On January 13, 2022, the United States Supreme Court issued two decisions regarding President Biden’s vaccine mandate. In Missouri v. Biden, the majority of justices, in a 5-4 decision, held that the Biden administration may require entities receiving Medicare or Medicaid funding to require that their employees be COVID-19 vaccinated, absent a medical or religious exemption. Nos. 21A244 and 21A247, 595 U.S. __ (2022). The Justices relied upon the fact that the Secretary of Health and Human Services has statutory authority to ensure that healthcare providers who care for Medicare and Medicaid patients protect their patients’ health and safety. Congress specifically authorized the Secretary to promulgate “requirements that [he] finds necessary in the interest of the health and safety of individuals who are furnished services in the institution.” 42 U.S.C. section 1395x(e)(9). The requirement that facilities require employees to have vaccines is not new under this Statute as “infection prevention and control programs designed to prevent development and transmission of communicable diseases and injections” have been permitted in the past.
Therefore, the November 5, 2021, interim final rule requiring that facilities ensure their covered staff is vaccinated against COVID-19 was permissible, as was a facility’s failure to comply, resulting in fines, denial of payment of new admissions or termination of programs. The case cited that 35 percent of staff in these facilities remain unvaccinated and pose a serious threat to patients. Data was also provided showing COVID-19 spreads rapidly among healthcare workers and patients, with the likelihood of spreading the virus increasing for unvaccinated individuals. Furthermore, there was data supporting that the fear of contracting the virus in a facility may lead patients to avoid undergoing life-saving treatment, creating further “good cause” as to why the Secretary made the new rule effective immediately.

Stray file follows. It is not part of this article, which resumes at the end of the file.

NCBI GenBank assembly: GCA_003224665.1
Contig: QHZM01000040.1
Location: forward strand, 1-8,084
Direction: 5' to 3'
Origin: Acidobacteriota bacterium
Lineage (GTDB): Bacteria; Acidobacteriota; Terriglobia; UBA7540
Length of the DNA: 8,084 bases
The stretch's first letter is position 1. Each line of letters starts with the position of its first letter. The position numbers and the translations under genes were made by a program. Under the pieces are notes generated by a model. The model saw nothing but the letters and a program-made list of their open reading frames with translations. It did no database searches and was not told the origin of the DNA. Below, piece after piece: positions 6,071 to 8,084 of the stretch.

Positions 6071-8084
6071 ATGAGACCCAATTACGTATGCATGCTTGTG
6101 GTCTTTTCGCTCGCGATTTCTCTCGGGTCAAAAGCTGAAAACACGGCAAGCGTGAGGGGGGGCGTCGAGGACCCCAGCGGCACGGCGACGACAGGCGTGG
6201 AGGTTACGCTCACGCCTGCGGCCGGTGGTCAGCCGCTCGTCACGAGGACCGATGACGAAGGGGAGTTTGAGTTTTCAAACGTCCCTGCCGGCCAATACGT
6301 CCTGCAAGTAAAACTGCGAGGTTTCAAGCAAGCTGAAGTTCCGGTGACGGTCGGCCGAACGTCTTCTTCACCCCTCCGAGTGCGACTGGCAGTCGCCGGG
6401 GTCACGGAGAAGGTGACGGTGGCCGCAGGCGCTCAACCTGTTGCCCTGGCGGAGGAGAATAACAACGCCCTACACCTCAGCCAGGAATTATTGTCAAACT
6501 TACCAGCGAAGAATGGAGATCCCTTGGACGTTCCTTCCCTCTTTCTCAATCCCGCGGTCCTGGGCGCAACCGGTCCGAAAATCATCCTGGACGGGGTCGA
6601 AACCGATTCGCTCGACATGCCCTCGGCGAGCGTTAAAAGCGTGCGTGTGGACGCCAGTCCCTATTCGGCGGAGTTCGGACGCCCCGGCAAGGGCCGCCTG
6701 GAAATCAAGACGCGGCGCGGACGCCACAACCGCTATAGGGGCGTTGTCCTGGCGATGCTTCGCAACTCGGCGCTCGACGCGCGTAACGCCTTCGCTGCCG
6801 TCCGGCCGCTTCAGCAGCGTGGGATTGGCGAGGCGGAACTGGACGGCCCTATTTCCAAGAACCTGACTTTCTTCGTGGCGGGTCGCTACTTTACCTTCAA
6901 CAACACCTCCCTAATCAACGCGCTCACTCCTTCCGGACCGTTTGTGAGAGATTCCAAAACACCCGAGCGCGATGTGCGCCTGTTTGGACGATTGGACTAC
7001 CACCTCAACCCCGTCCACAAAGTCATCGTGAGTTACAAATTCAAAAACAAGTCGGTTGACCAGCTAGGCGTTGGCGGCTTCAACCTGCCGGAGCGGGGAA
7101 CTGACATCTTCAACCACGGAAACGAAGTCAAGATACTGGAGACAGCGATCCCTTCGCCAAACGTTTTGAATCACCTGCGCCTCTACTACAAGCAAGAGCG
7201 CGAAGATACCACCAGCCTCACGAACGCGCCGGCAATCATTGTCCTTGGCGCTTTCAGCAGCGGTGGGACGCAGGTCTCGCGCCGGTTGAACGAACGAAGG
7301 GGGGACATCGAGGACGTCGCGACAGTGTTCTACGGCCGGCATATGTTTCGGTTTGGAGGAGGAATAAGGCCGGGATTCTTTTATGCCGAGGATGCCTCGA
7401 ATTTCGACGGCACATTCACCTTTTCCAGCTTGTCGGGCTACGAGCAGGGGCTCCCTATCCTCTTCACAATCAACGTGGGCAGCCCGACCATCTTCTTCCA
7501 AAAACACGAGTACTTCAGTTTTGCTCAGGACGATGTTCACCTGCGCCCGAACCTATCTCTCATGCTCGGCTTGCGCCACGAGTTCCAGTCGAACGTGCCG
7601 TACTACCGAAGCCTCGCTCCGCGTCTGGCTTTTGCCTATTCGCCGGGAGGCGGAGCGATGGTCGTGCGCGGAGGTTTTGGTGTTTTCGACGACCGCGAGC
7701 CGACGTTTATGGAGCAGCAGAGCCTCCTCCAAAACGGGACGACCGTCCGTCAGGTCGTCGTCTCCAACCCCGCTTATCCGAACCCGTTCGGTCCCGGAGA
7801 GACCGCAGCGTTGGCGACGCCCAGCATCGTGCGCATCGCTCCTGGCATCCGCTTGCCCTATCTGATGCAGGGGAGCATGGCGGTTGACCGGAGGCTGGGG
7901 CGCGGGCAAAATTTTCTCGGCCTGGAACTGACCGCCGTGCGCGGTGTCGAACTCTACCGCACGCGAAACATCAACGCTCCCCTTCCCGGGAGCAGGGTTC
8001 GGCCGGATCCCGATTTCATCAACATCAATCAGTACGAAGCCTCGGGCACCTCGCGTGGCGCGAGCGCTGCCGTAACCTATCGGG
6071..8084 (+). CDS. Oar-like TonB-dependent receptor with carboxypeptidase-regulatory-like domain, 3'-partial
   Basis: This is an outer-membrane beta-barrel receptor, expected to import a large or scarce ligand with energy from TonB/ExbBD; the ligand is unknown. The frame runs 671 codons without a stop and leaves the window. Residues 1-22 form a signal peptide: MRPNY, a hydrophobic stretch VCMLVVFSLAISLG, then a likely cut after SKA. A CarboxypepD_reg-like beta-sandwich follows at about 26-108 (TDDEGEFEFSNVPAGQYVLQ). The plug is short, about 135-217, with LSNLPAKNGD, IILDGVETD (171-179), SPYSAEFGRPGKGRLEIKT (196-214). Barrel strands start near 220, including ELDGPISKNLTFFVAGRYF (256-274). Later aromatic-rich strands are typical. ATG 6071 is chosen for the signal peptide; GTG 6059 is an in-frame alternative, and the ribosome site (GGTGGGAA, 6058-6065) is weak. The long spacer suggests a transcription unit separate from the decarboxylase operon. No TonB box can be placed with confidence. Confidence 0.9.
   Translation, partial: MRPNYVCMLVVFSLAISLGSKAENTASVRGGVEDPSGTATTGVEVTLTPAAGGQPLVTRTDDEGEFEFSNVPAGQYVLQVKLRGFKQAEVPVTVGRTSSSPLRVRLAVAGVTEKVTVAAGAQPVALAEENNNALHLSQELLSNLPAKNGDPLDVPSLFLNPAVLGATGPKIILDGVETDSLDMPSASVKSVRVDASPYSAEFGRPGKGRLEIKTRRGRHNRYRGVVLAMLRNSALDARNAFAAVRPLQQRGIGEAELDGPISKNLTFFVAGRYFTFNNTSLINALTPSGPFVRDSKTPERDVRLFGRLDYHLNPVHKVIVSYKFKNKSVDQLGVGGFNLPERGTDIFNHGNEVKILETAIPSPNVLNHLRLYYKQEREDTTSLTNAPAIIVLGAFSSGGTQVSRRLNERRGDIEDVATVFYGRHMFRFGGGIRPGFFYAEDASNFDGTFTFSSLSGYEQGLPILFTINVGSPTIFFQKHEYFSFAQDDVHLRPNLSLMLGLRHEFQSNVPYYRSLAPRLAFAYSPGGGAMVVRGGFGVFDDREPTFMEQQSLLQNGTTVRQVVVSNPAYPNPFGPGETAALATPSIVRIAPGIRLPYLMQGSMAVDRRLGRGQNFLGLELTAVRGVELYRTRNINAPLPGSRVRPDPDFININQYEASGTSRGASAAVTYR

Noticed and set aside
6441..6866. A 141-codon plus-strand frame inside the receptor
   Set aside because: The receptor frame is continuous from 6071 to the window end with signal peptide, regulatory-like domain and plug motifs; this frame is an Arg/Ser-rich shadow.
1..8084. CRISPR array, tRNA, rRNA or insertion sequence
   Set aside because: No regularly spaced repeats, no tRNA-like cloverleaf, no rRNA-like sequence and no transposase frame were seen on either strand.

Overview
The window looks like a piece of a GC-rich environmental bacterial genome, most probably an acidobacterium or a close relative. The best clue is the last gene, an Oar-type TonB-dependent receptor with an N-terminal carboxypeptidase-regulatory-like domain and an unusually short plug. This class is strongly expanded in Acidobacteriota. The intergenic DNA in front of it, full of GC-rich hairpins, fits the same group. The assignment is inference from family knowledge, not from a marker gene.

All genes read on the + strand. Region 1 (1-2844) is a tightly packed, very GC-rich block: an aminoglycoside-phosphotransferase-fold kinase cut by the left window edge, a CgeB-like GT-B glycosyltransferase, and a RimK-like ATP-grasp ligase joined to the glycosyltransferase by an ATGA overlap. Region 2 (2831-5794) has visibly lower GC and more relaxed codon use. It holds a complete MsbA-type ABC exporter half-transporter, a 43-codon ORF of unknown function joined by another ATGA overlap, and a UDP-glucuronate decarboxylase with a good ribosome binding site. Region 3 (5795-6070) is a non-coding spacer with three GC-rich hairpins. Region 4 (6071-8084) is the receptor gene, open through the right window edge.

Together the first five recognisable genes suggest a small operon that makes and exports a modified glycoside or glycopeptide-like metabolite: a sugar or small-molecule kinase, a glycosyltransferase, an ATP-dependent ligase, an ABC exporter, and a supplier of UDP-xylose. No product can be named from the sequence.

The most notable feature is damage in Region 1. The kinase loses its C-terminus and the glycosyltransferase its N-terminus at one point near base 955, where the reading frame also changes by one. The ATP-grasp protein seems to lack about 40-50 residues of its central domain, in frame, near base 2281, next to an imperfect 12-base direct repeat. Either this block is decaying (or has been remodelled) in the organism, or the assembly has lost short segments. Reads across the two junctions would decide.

Both the attorneys for Louisiana and Missouri agreed that the secretary could require staff at these facilities to wear gloves, sterilize instruments, wash their hands, or mandate other safety protocols. Furthermore, the court found that vaccination requirements are a common feature of the provision of healthcare in America as there are many other vaccines mandated at the state level to be employed in medical facilities. The court ruled that “…such unprecedented circumstances provide grounds for limiting the exercise of the authorities the agency has long been recognized to have.” Therefore, the two injunctions in the lower courts were lifted, pending the outcome of several other pending appeals.
However, the Supreme Court’s conservative justices did not extend this holding in the National Federation of Independent Business v. OSHA case, as the requirement that employees of large employers be vaccinated or required to wear masks while undergoing routine weekly testing was blocked in a 6-3 ruling. Nos. 21A244 and 21A247 595 U.S. __ (2022). The mandate, issued by the Occupational Safety and Health Administration, applied to roughly 84 million workers to employers with at least 100 employees.